Printer Friendly

Respite care for foster parents should not mean inferior care for foster children.

Caring for a foster child, especially in a therapeutic setting, is a fulltime undertaking. Because it can have severe emotional repercussions on the family, respite care by another trained foster parent or other professional is frequently made available. Respite care is an intervention that may reduce the risk of abuse or neglect to the foster child (1) while it simultaneously offers welcome benefits to the caregiver. (2) Indeed, one study (3) found that the more frequently families used respite care, the lower were their scores of perceived family conflict.

[ILLUSTRATION OMITTED]

Not only does respite care provide a break for foster parents, it also may provide a challenging opportunity for foster children to have an added degree of independence and allow them to experience relationships with people outside their customary environment. Alternatively, there may be an advantage to have the respite care professional come to the foster children's home so that the foster children can stay in familiar surroundings. In either case, respite care may not only be welcome, it may also be clinically indicated.

For these reasons, there is a consensus among professionals and researchers that providing respite care is a national concern (4) and a significant recruitment and retention tool for foster parents. (5)

States allow respite care to take a number of forms: informal help from family, friends, and neighbors, or formal respite care in or out of the user's home. There is not a single blueprint for providing, administering, or funding respite care.

Many states allow respite care to be used on a regular basis. Nebraska emphasizes that it is helpful "especially in cases where the child's needs are high or foster parents have several children. Respite can be provided by a family member of the foster parent or by a provider" (Nebraska Health and Human Services Manual [section] 7-001.10). Nonetheless, some states require that child care providers used for children who are wards of the state must be licensed or approved by the department, and Central Register and law enforcement checks must be conducted for all respite providers (e.g., Nebraska Health and Human Services Manual [section] 7-001.10).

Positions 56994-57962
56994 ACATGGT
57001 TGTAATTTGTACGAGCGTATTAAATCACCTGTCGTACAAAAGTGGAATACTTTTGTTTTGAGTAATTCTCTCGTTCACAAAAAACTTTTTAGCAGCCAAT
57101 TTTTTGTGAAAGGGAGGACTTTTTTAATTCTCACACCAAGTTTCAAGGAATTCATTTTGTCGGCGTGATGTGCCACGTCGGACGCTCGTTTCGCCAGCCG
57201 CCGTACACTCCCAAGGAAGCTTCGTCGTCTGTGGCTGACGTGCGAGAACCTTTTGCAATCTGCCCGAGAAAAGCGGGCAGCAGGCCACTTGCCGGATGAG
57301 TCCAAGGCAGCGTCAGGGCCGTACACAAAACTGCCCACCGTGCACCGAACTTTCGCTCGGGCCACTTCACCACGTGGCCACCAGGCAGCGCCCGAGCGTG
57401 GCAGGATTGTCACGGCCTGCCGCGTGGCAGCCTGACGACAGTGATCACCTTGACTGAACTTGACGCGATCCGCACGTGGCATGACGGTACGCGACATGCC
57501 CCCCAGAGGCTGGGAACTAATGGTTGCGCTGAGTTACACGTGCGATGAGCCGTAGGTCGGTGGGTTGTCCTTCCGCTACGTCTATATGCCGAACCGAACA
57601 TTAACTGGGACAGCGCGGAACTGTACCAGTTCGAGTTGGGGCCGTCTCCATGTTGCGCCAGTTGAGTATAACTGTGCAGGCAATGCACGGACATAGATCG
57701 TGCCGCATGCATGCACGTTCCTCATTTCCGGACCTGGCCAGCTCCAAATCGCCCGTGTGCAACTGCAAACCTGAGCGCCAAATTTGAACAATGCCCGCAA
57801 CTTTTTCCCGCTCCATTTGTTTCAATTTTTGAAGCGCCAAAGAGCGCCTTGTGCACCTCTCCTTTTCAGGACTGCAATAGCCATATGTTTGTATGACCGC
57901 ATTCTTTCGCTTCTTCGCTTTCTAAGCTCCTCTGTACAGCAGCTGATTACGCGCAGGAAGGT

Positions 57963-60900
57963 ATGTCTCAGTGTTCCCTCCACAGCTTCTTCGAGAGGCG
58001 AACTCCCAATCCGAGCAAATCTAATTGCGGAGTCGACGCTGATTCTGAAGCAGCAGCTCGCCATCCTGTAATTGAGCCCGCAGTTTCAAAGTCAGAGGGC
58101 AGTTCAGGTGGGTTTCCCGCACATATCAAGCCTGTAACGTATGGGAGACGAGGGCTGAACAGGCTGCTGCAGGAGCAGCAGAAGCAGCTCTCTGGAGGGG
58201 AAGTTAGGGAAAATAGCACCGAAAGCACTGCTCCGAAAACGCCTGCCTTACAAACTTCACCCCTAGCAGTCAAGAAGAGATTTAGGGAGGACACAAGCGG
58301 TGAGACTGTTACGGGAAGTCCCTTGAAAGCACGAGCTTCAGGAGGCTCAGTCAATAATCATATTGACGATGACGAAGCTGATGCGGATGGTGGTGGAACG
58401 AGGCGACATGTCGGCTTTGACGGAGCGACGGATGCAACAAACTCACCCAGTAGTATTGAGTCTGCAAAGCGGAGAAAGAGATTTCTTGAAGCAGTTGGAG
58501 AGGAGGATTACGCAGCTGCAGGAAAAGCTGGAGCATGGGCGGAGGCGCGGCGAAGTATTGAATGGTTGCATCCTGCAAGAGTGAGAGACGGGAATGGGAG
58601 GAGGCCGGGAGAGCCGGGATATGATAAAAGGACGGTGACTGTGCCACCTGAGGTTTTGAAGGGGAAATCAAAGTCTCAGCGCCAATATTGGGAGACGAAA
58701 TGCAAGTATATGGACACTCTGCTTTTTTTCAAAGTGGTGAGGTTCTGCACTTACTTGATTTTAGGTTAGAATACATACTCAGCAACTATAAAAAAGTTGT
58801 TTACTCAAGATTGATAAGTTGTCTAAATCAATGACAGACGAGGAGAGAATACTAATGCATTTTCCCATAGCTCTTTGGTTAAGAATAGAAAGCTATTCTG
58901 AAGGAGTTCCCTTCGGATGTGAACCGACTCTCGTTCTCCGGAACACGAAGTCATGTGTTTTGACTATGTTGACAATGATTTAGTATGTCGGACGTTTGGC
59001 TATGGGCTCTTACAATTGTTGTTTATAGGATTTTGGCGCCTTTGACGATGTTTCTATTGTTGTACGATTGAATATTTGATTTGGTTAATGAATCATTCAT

Some states (e.g., Wisconsin (DCF 56.21) and Vermont (He-C 6355.19)) mandate that formal respite care providers be held to a similar standard as foster parents, with safety being the key issue. In Kentucky (922 KAR 1:310. Section 6(7)(j)1), the administrative regulations require that the child-placing agency identify and make available necessary supports to a foster home, including a plan for respite care.

Often overlooked may be issues of information sharing and confidentiality. Prior to a child being placed in a respite care setting, especially an extended one, to what extent must information be shared between the child-placing agency and the respite care provider, as well as between the foster parents and the respite care providers?

Ultimately, from a legal, policy, and practice perspective, respite care may be second best, but it should never be second rate.

Daniel Pollack is a professor at Yeshiva University's School of Social Work in New York City. He can be reached at dpollack@yu.edu.

Reference Notes

(1.) Goldman, J. Salus, M.K., & Wolcott, D. & Kennedy, K. Y. (2003). A Coordinated Response to Child Abuse and Neglect: The Foundation for Practice. Office on Child Abuse and Neglect (HHS), Washington, DC. Available at http://webcache.googleusercontent.com/search?hl=en&rlz=&gs_sm=e&gs_up1=94l9906l0l10500l40l34l0l21l0l0l219l1812l2.10.1l13l0&q=cache:y75rbFUBhqMJ:http:// www.childwelfare.gov/pubs/usermanuals/foundation/foundationg.cfm+%22respite+care%22+reduce+risk+of+abuse&ct=clnk. RestrievedNovember28,2011.

(2.) MacDonald, H., & Callery, P. (2004). Different meanings of respite: A study of parents, nurses and social workers caring for children with complex needs. Child: Care, Health & Development, 30, 279-288.

(3.) Chan, J. B., & Sigafoos, J. (2001). Does respite care reduce parental stress in families with developmentally disabled children? Child & Youth Care Forum, 30(5), 253-263.

(4.) See Public Law 96-272, the federal "Adoption Assistance and Child Welfare Act of 1980" as amended by Public Law 105-89, the Adoption and Safe Families Act of 1997, and the Indian Child Welfare Act, 25 U.S.C. Sections 1901-1963. Section 1915(c) (42 U.S.C.S. [section] 1396n(c)) of the Social Security Act permits states to include in their Medicaid plans non-medical services, such as case management, habilitation services, and respite care. [section] 1396n(c)(4)(B).

(5.) Corkin, D., Price, J., & Gillespie, E. (2006). Respite care for children, young people and families: Are their needs addressed? International Journal of Palliative Nursing 12(9), 422-427.
COPYRIGHT 2012 American Public Human Services Association
No portion of this article can be reproduced without the express written permission from the copyright holder.
Copyright 2012 Gale, Cengage Learning. All rights reserved.

 
Article Details
Printer friendly Cite/link Email Feedback
Title Annotation:legal notes
Author:Pollack, Daniel
Publication:Policy & Practice
Geographic Code:1USA
Date:Dec 1, 2012
Words:763
Previous Article:Congressional Caucus on Foster Youth.
Next Article:Service portfolio reallocation: surviving in the "new abnormal".
Topics:

Terms of use | Privacy policy | Copyright © 2018 Farlex, Inc. | Feedback | For webmasters